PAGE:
HudsonAlpha researchers make more progress in genetic research
Scientists at the HudsonAlpha Institute for Biotechnology in Huntsville have made more progress in their research of the human genome.
Researchers working in the Myers and Mendenhall labs have zeroed in on the science of “transcription factor proteins” that bind to DNA and essentially serve as on/off switches for genes.
They, along with collaborators from CalTech, Penn State and Uc Irvine, recently published the results from the largest study of transcription factors yet completed.
According to a release from HudsonAlpha, the team was “able to identify novel associations between transcription factors, elaborate on their spatial interactions on DNA, and distinguish between those that interact with promoters and those that interact with enhancers in the genome.”
“Understanding the genomic targets of transcription factors is vitally important to understand many aspects of biology, including gene regulation, development, and to help identify the biological mechanisms of many diseases and disorders,” said Chris Partridge, Ph.D., senior scientist at HudsonAlpha and co-first author of the study, along with Ph.D. student Surya Chetri.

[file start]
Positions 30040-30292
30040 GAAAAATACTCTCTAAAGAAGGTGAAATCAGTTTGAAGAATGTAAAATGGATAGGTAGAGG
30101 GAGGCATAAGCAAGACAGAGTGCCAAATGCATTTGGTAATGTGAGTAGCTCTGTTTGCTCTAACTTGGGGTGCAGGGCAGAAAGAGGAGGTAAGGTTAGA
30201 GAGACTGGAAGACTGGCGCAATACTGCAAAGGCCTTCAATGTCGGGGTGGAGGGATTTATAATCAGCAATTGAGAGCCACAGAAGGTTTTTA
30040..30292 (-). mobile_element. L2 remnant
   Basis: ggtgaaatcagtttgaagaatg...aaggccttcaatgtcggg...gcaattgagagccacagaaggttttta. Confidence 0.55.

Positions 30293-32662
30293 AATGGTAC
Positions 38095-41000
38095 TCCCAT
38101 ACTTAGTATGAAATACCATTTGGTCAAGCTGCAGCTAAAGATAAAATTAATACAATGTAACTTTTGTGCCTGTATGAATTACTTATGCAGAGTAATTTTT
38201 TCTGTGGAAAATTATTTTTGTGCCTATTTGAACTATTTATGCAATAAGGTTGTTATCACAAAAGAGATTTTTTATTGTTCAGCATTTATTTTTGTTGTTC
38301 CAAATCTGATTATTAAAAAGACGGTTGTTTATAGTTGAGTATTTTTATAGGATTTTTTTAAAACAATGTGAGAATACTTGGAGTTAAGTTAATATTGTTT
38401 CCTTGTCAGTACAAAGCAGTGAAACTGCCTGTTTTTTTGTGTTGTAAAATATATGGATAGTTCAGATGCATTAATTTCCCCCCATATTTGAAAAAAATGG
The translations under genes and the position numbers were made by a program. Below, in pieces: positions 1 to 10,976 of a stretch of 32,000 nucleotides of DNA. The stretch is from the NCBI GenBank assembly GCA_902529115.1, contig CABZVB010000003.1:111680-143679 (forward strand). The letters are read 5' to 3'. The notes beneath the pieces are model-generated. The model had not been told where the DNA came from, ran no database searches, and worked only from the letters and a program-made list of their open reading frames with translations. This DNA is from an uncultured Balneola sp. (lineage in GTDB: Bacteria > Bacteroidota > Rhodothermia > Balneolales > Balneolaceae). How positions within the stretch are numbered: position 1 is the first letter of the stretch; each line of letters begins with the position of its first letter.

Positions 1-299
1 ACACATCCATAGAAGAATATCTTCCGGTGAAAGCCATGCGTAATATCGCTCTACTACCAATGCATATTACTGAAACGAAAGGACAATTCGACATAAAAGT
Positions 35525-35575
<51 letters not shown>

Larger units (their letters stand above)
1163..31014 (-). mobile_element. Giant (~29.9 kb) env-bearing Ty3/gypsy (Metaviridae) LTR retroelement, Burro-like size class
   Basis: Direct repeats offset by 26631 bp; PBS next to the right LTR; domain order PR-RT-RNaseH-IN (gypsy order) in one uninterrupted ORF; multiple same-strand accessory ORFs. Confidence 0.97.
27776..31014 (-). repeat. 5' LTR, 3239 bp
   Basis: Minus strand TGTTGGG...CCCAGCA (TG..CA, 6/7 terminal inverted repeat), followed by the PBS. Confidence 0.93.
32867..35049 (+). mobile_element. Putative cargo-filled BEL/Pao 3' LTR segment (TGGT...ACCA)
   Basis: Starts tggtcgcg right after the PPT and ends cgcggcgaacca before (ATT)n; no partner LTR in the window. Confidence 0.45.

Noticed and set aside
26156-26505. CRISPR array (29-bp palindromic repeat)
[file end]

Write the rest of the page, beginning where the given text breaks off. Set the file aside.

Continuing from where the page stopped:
Hudson Alpha and its collaborators have been part of what is named ENCODE project that is now in its third phase. Project ENCODE began in 2003.
“One thing we learned working on the Human Genome Project is that huge endeavors like the ENCODE Project work much more efficiently when research groups coordinate their efforts, particularly because ENCODE’s charge is to generate a resource of data, materials and results that are meant to be used by the entire research and biomedical community,” advised Rick Myers, Ph.D., president, science director, and M. A. Loya chair in Genomics at HudsonAlpha.
“Another thing we recognized early on is that making the data freely available to everyone on a weekly basis, prior to publication and with no strings attached, allows researchers everywhere to make advances in their research much faster than would otherwise be possible,” he added.
The full findings can be read in the scientific journal Nature.